5) “Europe Update: Abortion Rights at Risk in Poland and Slovakia.” Center for Reproductive Rights, 11 May 2020 (updated 2021), https://reproductiverights.org/europe-update-abortion-rights-at-risk-in-poland-and-slovakia/. Accessed 12 October 2021.
6) Sarhaddi Nelson, Soraya. “Polish Government Eliminates Program Covering In-Vitro Fertilization.” NPR: National Public Radio, 6 April 2017, https://www.npr.org/2017/04/06/522826565/polish-government-eliminates-program-covering-in-vitro-fertilization. Accessed 12 October 2021.
7) Foundation Ordo Iuris Institute for Legal Culture. EPF Intelligence Briefing. 24 March 2021. European Parliamentary Forum for Sexual & Reproductive Rights, https://www.epfweb.org/sites/default/files/2021-03/EPF%20Ordo%20Iuris%20-%20EPF%20Intelligence%20brief.pdf. Accessed 12 October 2021. PDF.
8) o zmianie niektórych ustaw w związku z ochroną zdrowia i życia dzieci poczętych metodą in vitro. 22 August 2017. Sejm Rzeczpospolitej Polskiej, Sejm Rzeczpospolitej Polskiej, http://orka.sejm.gov.pl/Druki8ka.nsf/Projekty/8-020-1141-2018/$file/8-020-1141-2018.pdf. Accessed 12 October 2021.
9) Boffey, Daniel. “Polish government widely condemned over morning-after pill law.” The Guardian [Brussels], 26 June 2017, https://www.theguardian.com/world/2017/jun/26/polish-president-signs-off-widely-condemned-morning-after-pill-law. Accessed 12 October 2021.
10) Margolis, Hillary. “In Poland, Being a Woman Can Be Bad for Your Health.” Human Rights Watch, 6 June 2017, https://www.hrw.org/news/2017/06/06/poland-being-woman-can-be-bad-your-health. Accessed 12 October 2021.
11) Woman's Health — What are your rights in Poland? Resource. n.d. Federa, Federacja na rzecz Kobiet i Planowania Rodziny, https://en.federa.org.pl/wp-content/uploads/2020/09/ulotka-dla-kobiet-w-procedurze_EN.pdf. Accessed 12 October 2021. PDF.
12) “Opinia w sprawie projektu zmiany art. 200B Kodeksu karnego ustawą przedłożoną przez komitet "Stop pedofilii."” Ordo Iuris, ORDO IURIS - Instytut Na Rzecz Kultury Prawnej, 15 April 2020, https://ordoiuris.pl/rodzina-i-malzenstwo/opinia-w-sprawie-projektu-zmiany-art-200b-kodeksu-karnego-ustawa-przedlozona-0. Accessed 12 October 2021.
13)“Druk nr 1693: Obywatelski projekt ustawy o zmianie ustawy - Kodeks karny oraz niektórych innych ustaw.” Sejmv Rzeczypospolitej Polskiej, 22 September 2021, https://www.sejm.gov.pl/Sejm9.nsf/druk.xsp?nr=1693. Accessed 12 November 2021.
14)“Death of 30-year-old pregnant Izabela in a hospital in Pszczyna. The patient's account of the room where Izabela was lying.” Polish News, 5 November 2021, https://polishnews.co.uk/death-of-30-year-old-pregnant-izabela-in-a-hospital-in-pszczyna-the-patients-account-of-the-room-where-izabela-was-lying/. Accessed 12 November 2021.
15) “Annual Review of the Human Rights Situation of Lesbian, Gay, Bisexual, Trans, and Intersex People in Poland.” Rainbow Europe, ILGA-Europe - The European Region of the International Lesbian, Gay, Bisexual, Trans and Intersex Association, 2021, https://www.rainbow-europe.org/#8653/0/0. Accessed 12 October 2021.
16) Memorandum on the stigmatisation of LGBTI people in Poland. Memorandum. 3 December 2020. Council of Europe, Strasbourg, Commissioner for Human Rights, https://rm.coe.int/memorandum-on-the-stigmatisation-of-lgbti-people-in-poland/1680a08b8e. Accessed 12 October 2021.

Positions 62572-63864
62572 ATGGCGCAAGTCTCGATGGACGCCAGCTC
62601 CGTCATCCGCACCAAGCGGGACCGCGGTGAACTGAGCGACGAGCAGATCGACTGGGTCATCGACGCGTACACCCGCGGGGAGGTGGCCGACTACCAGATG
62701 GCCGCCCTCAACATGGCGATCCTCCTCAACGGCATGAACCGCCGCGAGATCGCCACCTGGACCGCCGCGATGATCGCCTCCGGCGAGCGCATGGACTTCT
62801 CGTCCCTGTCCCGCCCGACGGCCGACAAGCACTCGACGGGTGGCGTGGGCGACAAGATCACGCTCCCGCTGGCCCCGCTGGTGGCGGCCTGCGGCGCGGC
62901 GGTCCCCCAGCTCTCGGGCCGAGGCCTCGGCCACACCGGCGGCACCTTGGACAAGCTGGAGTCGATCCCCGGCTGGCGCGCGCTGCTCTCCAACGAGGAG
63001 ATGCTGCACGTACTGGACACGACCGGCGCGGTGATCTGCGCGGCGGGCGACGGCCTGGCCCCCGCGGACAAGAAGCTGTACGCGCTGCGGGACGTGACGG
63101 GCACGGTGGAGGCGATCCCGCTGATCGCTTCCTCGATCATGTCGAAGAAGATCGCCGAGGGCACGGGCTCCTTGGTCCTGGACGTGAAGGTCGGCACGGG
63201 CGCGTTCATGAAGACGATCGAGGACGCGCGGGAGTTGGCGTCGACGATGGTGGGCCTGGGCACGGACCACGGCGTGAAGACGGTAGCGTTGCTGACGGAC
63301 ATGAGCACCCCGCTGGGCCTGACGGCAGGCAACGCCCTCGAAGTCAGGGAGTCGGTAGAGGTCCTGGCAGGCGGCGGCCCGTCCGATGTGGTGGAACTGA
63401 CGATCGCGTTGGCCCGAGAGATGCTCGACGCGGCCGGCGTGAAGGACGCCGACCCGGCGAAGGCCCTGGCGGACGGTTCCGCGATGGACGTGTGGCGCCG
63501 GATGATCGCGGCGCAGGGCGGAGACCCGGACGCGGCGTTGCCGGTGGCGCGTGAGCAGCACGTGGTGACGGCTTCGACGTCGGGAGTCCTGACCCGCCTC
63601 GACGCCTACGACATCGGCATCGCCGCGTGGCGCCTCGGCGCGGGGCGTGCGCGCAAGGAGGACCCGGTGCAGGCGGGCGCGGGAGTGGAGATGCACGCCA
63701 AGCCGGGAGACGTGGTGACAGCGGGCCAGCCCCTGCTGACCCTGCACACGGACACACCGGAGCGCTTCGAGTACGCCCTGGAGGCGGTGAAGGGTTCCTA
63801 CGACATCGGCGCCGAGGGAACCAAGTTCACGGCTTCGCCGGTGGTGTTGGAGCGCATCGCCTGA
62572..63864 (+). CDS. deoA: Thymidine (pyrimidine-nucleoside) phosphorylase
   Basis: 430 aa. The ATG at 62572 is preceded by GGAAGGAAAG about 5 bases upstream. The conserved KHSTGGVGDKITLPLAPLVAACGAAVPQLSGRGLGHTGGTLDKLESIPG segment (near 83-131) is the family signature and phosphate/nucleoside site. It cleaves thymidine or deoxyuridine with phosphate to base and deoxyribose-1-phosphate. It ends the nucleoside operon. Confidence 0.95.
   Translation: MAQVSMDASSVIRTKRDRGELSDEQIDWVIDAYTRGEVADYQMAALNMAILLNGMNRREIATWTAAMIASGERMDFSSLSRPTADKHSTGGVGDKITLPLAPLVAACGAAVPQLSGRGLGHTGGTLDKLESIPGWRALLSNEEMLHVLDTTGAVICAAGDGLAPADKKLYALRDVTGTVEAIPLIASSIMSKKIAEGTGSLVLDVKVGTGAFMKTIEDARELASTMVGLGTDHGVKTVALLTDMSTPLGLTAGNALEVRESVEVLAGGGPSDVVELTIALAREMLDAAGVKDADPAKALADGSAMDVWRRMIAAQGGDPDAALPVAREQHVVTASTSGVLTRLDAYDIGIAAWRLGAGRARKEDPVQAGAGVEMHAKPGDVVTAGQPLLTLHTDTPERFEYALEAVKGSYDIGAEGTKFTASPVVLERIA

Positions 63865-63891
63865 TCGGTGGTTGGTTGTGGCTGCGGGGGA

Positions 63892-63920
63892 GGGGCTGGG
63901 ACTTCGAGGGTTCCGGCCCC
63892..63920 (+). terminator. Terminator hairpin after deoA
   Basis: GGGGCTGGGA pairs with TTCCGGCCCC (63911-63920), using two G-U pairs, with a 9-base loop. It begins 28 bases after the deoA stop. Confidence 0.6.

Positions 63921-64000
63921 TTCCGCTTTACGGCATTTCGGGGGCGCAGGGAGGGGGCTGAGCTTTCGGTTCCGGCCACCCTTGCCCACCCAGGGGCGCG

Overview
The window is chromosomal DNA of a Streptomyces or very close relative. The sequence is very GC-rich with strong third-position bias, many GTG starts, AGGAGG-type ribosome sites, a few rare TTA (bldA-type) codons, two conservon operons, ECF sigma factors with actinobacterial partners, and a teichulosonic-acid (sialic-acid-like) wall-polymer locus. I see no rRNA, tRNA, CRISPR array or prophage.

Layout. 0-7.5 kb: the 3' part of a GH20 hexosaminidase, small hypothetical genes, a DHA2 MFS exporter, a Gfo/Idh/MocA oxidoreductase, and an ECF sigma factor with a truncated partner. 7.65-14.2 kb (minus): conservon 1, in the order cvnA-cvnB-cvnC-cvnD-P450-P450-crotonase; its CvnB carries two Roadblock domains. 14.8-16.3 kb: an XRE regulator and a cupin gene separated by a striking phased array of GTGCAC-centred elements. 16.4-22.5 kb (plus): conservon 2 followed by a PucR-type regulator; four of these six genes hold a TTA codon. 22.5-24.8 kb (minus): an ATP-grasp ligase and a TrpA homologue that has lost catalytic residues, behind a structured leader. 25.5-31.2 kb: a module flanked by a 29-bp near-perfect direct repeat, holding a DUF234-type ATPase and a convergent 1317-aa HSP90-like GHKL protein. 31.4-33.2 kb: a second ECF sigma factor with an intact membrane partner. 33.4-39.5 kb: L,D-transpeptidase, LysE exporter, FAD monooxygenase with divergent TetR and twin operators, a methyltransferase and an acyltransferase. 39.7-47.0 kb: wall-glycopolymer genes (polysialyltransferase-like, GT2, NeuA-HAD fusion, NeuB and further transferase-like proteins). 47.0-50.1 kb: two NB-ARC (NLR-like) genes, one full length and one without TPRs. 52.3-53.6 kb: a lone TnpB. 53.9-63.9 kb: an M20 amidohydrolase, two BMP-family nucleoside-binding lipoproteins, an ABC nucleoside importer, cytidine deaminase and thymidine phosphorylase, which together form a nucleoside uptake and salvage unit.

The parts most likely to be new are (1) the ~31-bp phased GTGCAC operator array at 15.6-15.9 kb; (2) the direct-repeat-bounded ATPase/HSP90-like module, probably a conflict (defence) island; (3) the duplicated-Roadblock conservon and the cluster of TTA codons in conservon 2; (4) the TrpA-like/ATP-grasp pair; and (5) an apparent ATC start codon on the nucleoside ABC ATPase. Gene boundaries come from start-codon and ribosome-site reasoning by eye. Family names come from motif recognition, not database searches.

17) “Ordo Iuris.” European Humanist Federation, n.d., https://humanistfederation.eu/radical-religious-lobbies/ordo-iuris/. Accessed 12 October 2021.
18) “Chart of signatures and ratifications of Treaty 210.” Council of Europe, Treaty Office, https://www.coe.int/en/web/conventions/full-list?module=signatures-by-treaty&treatynum=210. Accessed 12 October 2021.
19) Conventions on the Rights of the Family. Bill Proposal. 11 July 2018. Ordo Iuris, ORDO IURIS - Instytut Na Rzecz Kultury Prawnej, https://en.ordoiuris.pl/pliki/INTERNATIONAL_CONVENTION_ON_THE_RIGHTS_OF_THE_FAMILY.pdf?fbclid=IwAR2ibGErPCGSb2iUqw0CTEIoRKea2YOrAco_poWIbReENc7JN1xiHp1BF6U. Accessed 12 October 2021. PDF.
20) “Extreme ideology instead of combating violence - analysis of the Istanbul Convention and GREVIO documents.” Ordo Iuris, ORDO IURIS - Instytut Na Rzecz Kultury Prawnej, 2 October 2020, https://en.ordoiuris.pl/family-and-marriage/extreme-ideology-instead-combating-violence-analysis-istanbul-convention-and. Accessed 12 October 2021.
21) Chrzczonowicz, Magdalena. “O genderowej pałce okładającej Polskę: tak Sejm debatował o projekcie Ordo Iuris.” Oko.Press, 17 March 2021, https://oko.press/o-genderowej-palce-okladajacej-polske-tak-sejm-debatowal-o-projekcie-ordo-iuris-glosy-z-debaty/. Accessed 12 October 2021.
22) “Stop LGBT.” Fundacja Życie i Rodzina, https://www.zycierodzina.pl/stop-lgbt/. Accessed 12 November 2021.
23) “O co chodzi w inicjatywie #StopLGBT? - #StopLGBT - strona obywatelskiej inicjatywy ustawodawczej.” Stop LGBT, https://stoplgbt.pl/inicjatywa-stop-lgbt/. Accessed 12 November 2021.
24) “Druk nr 1607: Obywatelski projekt ustawy o zmianie ustawy z dnia 24 lipca 2015 r. - Prawo o zgromadzeniach oraz niektórych innych ustaw.” Sejm Rzeczypospolitej Polskiej, https://www.sejm.gov.pl/Sejm9.nsf/PrzebiegProc.xsp?nr=1607. Accessed 12 November 2021.
25) Judah, Tim. “Poland's Population Inponderables.” Balkan Insight [Warsaw], 1 April 2021, https://balkaninsight.com/2021/04/01/polands-population-imponderables/. Accessed 12 October 2021.
26) “Committee on Racial Discrimination examines report of Poland.” United Nations Human Rights Office of the High Commissioner, OHCHR, 7 August 2019, https://www.ohchr.org/en/NewsEvents/Pages/DisplayNews.aspx?NewsID=24876&LangID=E. Accessed 12 October 2021.